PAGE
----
In many parts of country, there are tricky shallow places and plenty of opportunities to run aground. Fortunately,
many of these bottoms are soft sand or muck, so grounding in these locations is normally more of a nuisance
than a danger. Knowing what to do and acting quickly in any grounding situation can reduce your inconvenience.  

When grounding occurs, first check to see that no one is injured and get everyone into their life jackets. Check
below decks for leaks to make certain there is no hull damage. If the hull has been cracked or punctured, do not
attempt to move your boat. It is best to remain aground while you make emergency repairs or call for help.

Once you have determined that it is safe to move your boat into deeper waters, do not run, and ruin your engines
by and drawing muck or sand into your water intake. Instead, tilt your outboard up or trim your outdrives.  On
sailboats, raise any center or dagger boards and get all passengers into the stern to raise the bow off. A
swimming crew member in life vest and tethered to the boat may be able to push the vessel, When all else fails
and not even the high tide floats your boat, it is time to call a commercial tow company - smart skippers carry
boaters insurance. Before calling, check your chart and GPS to report you’re an accurate position. This mishap
may ruin the day’s plans, but as an experienced “grounder” I have had many an enjoyable time wading around a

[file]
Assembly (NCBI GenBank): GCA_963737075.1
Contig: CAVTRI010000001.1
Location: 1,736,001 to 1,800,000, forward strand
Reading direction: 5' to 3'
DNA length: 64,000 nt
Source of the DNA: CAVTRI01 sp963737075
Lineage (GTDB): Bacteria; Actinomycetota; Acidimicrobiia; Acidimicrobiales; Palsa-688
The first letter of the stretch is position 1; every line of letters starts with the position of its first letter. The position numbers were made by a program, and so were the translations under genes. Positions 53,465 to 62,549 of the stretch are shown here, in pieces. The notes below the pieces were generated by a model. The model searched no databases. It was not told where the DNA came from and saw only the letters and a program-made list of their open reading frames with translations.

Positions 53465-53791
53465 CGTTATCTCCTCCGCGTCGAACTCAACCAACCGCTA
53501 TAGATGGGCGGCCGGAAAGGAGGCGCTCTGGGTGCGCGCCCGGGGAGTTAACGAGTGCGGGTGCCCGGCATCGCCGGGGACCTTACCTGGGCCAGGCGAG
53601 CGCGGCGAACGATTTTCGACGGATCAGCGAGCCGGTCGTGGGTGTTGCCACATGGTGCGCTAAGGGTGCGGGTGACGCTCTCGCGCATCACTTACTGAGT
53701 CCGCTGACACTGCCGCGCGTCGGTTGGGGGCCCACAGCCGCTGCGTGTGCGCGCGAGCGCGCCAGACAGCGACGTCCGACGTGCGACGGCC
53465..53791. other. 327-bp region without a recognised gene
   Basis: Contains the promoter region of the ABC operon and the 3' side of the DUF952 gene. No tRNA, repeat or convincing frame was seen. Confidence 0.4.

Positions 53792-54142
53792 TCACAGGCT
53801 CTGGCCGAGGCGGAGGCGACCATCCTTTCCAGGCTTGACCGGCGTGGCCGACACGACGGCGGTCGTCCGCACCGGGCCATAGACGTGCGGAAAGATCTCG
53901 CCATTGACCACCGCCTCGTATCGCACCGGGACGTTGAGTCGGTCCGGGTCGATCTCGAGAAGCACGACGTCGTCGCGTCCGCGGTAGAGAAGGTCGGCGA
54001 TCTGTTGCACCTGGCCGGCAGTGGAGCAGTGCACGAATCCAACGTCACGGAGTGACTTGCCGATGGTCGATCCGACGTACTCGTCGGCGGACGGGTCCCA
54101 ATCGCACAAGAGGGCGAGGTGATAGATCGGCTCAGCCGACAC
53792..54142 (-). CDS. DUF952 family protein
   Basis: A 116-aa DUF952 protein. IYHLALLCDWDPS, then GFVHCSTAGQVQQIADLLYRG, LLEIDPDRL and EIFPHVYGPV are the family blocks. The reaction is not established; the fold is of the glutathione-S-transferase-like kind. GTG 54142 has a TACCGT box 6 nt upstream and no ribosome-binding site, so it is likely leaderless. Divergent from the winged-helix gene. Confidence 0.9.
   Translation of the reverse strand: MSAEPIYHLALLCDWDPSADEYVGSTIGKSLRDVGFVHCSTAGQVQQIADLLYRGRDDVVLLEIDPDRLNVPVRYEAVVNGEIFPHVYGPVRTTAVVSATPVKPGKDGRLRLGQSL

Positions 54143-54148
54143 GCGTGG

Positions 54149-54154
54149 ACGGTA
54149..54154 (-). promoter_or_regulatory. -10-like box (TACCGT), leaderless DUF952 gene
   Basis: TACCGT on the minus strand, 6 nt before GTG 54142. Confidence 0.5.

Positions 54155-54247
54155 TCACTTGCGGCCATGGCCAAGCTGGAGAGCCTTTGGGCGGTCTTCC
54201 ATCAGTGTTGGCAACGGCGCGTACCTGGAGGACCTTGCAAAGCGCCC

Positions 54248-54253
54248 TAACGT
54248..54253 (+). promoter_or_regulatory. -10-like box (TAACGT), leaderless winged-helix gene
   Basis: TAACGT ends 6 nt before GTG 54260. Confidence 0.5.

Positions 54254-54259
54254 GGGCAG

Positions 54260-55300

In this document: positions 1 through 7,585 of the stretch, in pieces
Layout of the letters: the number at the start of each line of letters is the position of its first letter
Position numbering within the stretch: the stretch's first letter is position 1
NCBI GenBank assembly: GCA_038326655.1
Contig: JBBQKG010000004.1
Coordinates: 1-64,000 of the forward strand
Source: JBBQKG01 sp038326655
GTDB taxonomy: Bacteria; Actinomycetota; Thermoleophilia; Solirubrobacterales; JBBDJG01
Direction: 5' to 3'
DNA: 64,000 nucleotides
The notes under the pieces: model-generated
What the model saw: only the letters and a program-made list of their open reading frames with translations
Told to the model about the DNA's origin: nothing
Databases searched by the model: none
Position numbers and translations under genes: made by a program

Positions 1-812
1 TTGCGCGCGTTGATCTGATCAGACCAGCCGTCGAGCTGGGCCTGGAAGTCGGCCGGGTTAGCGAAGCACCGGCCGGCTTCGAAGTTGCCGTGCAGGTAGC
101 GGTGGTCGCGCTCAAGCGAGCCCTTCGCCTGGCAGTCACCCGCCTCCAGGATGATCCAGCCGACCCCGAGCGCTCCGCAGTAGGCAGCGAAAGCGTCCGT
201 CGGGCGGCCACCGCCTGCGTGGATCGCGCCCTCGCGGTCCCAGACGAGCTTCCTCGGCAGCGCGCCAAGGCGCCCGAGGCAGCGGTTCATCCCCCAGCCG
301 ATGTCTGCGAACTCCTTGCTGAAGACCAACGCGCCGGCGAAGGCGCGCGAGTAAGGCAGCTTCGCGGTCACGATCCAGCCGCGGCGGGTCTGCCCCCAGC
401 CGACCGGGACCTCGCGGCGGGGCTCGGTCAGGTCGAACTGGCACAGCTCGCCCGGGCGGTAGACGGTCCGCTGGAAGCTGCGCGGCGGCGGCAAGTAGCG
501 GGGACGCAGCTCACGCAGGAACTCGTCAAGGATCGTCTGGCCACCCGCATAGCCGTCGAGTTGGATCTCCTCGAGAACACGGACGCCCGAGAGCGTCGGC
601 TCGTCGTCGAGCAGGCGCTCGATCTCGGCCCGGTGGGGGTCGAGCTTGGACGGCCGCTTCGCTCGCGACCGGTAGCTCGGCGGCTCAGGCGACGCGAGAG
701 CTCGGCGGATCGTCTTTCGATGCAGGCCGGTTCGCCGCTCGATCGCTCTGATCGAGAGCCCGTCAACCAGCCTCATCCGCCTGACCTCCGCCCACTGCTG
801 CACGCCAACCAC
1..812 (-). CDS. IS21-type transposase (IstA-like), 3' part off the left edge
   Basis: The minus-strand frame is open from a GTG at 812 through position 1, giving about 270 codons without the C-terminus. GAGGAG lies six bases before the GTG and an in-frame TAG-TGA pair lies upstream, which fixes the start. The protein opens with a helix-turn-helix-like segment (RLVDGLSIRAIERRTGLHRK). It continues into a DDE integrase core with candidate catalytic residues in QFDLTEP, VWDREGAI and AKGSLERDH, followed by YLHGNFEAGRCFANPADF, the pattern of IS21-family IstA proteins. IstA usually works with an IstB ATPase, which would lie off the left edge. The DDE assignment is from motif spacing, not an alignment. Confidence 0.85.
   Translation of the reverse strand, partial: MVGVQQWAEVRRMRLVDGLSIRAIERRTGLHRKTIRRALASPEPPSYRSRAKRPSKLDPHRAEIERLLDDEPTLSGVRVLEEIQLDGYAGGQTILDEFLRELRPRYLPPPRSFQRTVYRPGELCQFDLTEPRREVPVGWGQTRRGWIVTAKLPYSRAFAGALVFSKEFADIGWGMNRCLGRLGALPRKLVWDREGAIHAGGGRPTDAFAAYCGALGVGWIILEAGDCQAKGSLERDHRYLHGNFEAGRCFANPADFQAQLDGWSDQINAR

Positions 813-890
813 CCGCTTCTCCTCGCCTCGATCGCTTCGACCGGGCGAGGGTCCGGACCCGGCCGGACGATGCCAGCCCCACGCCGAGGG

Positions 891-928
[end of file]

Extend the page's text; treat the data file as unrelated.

shoal and examining the water creatures while waiting for help to arrive.

When you call for help, hail your commercial tow service directly. If issuing a distress call, take care. Remember
that a MAYDAY is appropriate only when there is a “grave and imminent threat to life requiring immediate
assistance” And a PAN PAN indicates a non-immediate life-threatening but disabling problem.

It is also important to remember that if a vessel other than one from your tow service or a law enforcement agency
comes to the “rescue,” the rescuer captain could make a salvage claim. To justify it, the party must give evidence
that there was immediate danger to life or property, and that the salver had to save that life or property from peril.
Either emergency call could be cited as evidence.

Before venturing out on the water, always check the tide tables. A marine chart and a knowledgeable skipper are
also helpful. Chart reading is among the basic principles of safe boating that are taught by your local unit of the
United States Power Squadrons®. For local classes, look them up on line or go to the web site  As
its members remind us, “Boating is fun… We’ll show you how!”